How to move to Venezuela

 

 

The used-to-be top expat destination's future is looking bleak as it grapples with the collapse of its economy. Venezuela's breath-taking attractions cannot redeem the fact that it is drowning in severe debts and food shortages. A negative growth is recorded in 2016. Expats should reconsider an assignment there that has no proper support.

Although strolling at night in the street is not a good idea in Venezuela, this country is still a great South American escape to start a laidback lifestyle. Moving to Venezuela will surely be a one-of-a-kind experience for foreign nationals, as the country has a rich and vibrant culture to offer – not to mention a wide variety of exquisite local foods that will make one say “Magnífico!” Venezuela has an extremely high biodiversity, thanks to the Amazon Basin rainforest and Andes Mountains that provide shelter to the country’s flora and fauna. With tropical beaches, sultry rainforests, enormous plains, vast rivers, jungle, waterfalls and majestic mountains, Venezuela is a miscellany of natural wonders. There’s still plenty of things to explore when you’re living in Venezuela and many things that make it beautiful despite adversities.

Things you need to check before you move 

1. Check the customs regulations before moving your items

For removals to Venezuela, consider consulting removal companies and get an estimate of how much the move would cost you. Coordinate properly with movers in Venezuela to ensure your shipments arrive within six months of your arrival as customs regulations dictate. 

If you plan to bring in cigars or alcoholic beverages, make sure to observe the set limits. You can only bring in 25 pieces of cigar or 200 cigarettes and only two liters of alcoholic drinks. Used households goods and your personal belongings can be brought in duty-free, as long as they are not new and have been in your possession for a period of at least six months. Brand new goods are duty-free up to a value of 1,000 USD only. For the rest of it exceeding that amount, you may be required to present an invoice.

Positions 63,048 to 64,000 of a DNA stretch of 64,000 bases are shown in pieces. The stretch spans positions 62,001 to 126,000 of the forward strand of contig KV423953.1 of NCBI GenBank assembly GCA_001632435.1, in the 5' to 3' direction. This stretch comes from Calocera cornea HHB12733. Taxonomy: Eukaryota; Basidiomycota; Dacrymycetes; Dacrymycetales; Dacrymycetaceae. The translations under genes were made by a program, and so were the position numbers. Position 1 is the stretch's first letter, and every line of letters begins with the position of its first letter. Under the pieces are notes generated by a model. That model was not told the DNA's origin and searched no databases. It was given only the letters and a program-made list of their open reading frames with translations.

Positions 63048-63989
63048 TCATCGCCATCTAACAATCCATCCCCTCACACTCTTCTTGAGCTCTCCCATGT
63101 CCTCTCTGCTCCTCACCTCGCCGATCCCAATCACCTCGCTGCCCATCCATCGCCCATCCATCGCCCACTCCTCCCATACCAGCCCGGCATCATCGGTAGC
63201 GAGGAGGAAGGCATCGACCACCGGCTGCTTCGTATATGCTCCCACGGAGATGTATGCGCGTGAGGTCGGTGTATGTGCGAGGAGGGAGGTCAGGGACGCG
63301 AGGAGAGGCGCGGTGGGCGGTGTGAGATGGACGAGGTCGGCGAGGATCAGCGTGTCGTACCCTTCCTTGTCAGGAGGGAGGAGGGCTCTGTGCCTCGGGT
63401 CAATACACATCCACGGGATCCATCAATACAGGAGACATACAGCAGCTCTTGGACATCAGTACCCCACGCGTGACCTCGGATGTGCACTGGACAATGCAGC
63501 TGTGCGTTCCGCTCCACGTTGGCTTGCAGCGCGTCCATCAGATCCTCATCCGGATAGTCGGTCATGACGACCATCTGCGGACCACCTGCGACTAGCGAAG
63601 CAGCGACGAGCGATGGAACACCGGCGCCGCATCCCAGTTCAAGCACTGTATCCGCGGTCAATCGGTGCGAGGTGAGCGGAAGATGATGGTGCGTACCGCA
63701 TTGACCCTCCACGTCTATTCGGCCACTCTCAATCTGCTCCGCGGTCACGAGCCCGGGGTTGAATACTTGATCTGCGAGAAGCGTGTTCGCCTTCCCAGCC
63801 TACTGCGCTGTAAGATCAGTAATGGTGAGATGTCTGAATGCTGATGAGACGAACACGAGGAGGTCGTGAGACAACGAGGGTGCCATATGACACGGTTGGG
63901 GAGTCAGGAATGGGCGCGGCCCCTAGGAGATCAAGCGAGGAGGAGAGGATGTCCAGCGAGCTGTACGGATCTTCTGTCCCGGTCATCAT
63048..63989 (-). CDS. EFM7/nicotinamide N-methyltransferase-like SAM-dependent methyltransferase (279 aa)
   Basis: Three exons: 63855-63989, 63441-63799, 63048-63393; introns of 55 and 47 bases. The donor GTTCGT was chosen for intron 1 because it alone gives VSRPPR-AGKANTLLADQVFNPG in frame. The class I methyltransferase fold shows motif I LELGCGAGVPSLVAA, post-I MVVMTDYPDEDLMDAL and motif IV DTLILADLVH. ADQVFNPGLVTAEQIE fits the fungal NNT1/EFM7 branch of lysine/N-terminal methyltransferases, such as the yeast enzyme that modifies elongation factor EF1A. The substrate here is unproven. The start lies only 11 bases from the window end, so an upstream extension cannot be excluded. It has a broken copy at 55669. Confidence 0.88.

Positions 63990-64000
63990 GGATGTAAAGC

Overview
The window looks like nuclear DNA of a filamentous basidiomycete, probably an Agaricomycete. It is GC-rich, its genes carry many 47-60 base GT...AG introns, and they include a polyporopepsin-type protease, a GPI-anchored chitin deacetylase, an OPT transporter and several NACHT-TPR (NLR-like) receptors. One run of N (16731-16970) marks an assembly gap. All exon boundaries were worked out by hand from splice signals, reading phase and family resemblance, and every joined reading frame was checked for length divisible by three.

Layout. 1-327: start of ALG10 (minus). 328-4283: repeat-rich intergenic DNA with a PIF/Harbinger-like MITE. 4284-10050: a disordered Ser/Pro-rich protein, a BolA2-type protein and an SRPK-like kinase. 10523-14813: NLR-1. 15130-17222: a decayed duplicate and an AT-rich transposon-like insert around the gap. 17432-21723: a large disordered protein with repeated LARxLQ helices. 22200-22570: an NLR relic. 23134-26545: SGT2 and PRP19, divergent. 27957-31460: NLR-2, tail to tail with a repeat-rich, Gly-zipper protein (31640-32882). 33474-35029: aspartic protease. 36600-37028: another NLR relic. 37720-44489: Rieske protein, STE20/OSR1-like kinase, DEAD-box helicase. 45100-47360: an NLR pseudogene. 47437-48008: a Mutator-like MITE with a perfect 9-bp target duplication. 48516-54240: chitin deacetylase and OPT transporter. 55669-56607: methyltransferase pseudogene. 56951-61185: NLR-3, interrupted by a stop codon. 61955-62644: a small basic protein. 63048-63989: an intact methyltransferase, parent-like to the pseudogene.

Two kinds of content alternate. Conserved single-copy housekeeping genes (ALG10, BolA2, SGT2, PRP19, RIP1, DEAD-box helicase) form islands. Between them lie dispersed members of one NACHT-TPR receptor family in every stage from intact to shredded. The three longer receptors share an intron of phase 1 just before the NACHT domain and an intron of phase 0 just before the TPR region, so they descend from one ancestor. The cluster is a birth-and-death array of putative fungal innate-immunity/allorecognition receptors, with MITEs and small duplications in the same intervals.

Items such as firearms and weapons (and yes that includes toys) would require that you present a special license. Drugs and other narcotics, pornographic materials, and flammable items are prohibited to be brought into Venezuela. If you wish to bring in food stuff like meat or vegetables, then you might need to reconsider. They are also prohibited to be brought into Venezuela. 

2. Check their visa requirements 

Venezuela is one of the very few countries in the world that require visas from US citizens. The only US Nationals allowed to enter the country without a visa are airline crew members and that is for a stay that will not exceed 72 hours only.

That said, there are still quite a number of countries that are allowed a visa-free entry into the country.

Here’s a list of countries whose nationals do not need visas upon entering Venezuela for 90 days:

All EU citizens

Dominica

Monaco

South Africa

Andorra

Grenada

New Zealand

South Korea

Antigua and Barbuda

Guatemala

Norway

Switzerland

Australia

Hong Kong

Palestine

Trinidad and Tobago

Barbados

Iceland

Panama

Turkey

Belarus

Jamaica

Paraguay

Russia

Belize

Japan

Saint Kitts and Nevis

 

Canada

Liechtenstein

Saint Lucia

 

Colombia

Malaysia

Saint Vincent and the Grenadines

 

Costa Rica

Mexico

San Marino

 

Countries that need to show ID cards aside from their passport when travelling as tourists:

  • Argentina
  • Brazil
  • Chile
  • Ecuador
  • Peru
  • Uruguay

Nationals from Iran can enter without a visa but only for a maximum of 15 days, and nationals from Bolivia can enter without a visa if they hold a notarized invitation letter as well as a hotel reservation.

Learn more about the types of visas when you want to work in Venezuela through their official Foreign Ministry website.

3. Check your private healthcare options